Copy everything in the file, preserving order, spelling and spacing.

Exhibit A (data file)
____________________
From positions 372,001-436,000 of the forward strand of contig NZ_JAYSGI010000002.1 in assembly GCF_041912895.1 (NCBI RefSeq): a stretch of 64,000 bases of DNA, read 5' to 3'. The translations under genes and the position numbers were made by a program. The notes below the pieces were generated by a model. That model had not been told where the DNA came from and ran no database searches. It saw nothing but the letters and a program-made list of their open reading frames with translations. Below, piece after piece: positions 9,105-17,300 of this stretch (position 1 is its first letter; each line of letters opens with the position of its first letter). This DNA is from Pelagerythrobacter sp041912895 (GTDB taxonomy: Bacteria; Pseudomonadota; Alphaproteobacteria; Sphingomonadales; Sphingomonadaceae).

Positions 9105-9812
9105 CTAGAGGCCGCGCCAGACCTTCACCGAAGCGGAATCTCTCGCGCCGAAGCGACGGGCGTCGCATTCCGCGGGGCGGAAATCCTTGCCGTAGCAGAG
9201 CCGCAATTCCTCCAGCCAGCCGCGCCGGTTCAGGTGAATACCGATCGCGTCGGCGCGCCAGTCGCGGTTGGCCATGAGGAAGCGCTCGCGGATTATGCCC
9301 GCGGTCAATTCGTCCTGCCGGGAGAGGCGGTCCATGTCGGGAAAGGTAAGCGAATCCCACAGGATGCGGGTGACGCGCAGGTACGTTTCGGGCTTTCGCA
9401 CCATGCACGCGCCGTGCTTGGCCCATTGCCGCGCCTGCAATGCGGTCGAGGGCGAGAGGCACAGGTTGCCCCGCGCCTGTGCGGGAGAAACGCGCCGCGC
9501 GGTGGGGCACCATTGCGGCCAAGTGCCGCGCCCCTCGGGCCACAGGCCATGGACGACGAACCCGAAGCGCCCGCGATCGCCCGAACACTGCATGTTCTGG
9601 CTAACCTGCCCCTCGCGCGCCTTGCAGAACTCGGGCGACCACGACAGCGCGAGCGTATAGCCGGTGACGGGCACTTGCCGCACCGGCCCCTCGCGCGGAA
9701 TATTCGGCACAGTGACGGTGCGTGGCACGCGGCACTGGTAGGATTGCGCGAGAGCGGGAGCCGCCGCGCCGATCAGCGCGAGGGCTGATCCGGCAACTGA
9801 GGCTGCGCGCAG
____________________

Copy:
From positions 372,001-436,000 of the forward strand of contig NZ_JAYSGI010000002.1 in assembly GCF_041912895.1 (NCBI RefSeq): a stretch of 64,000 bases of DNA, read 5' to 3'. The translations under genes and the position numbers were made by a program. The notes below the pieces were generated by a model. That model had not been told where the DNA came from and ran no database searches. It saw nothing but the letters and a program-made list of their open reading frames with translations. Below, piece after piece: positions 9,105-17,300 of this stretch (position 1 is its first letter; each line of letters opens with the position of its first letter). This DNA is from Pelagerythrobacter sp041912895 (GTDB taxonomy: Bacteria; Pseudomonadota; Alphaproteobacteria; Sphingomonadales; Sphingomonadaceae).

Positions 9105-9812
9105 CTAGAGGCCGCGCCAGACCTTCACCGAAGCGGAATCTCTCGCGCCGAAGCGACGGGCGTCGCATTCCGCGGGGCGGAAATCCTTGCCGTAGCAGAG
9201 CCGCAATTCCTCCAGCCAGCCGCGCCGGTTCAGGTGAATACCGATCGCGTCGGCGCGCCAGTCGCGGTTGGCCATGAGGAAGCGCTCGCGGATTATGCCC
9301 GCGGTCAATTCGTCCTGCCGGGAGAGGCGGTCCATGTCGGGAAAGGTAAGCGAATCCCACAGGATGCGGGTGACGCGCAGGTACGTTTCGGGCTTTCGCA
9401 CCATGCACGCGCCGTGCTTGGCCCATTGCCGCGCCTGCAATGCGGTCGAGGGCGAGAGGCACAGGTTGCCCCGCGCCTGTGCGGGAGAAACGCGCCGCGC
9501 GGTGGGGCACCATTGCGGCCAAGTGCCGCGCCCCTCGGGCCACAGGCCATGGACGACGAACCCGAAGCGCCCGCGATCGCCCGAACACTGCATGTTCTGG
9601 CTAACCTGCCCCTCGCGCGCCTTGCAGAACTCGGGCGACCACGACAGCGCGAGCGTATAGCCGGTGACGGGCACTTGCCGCACCGGCCCCTCGCGCGGAA
9701 TATTCGGCACAGTGACGGTGCGTGGCACGCGGCACTGGTAGGATTGCGCGAGAGCGGGAGCCGCCGCGCCGATCAGCGCGAGGGCTGATCCGGCAACTGA
9801 GGCTGCGCGCAG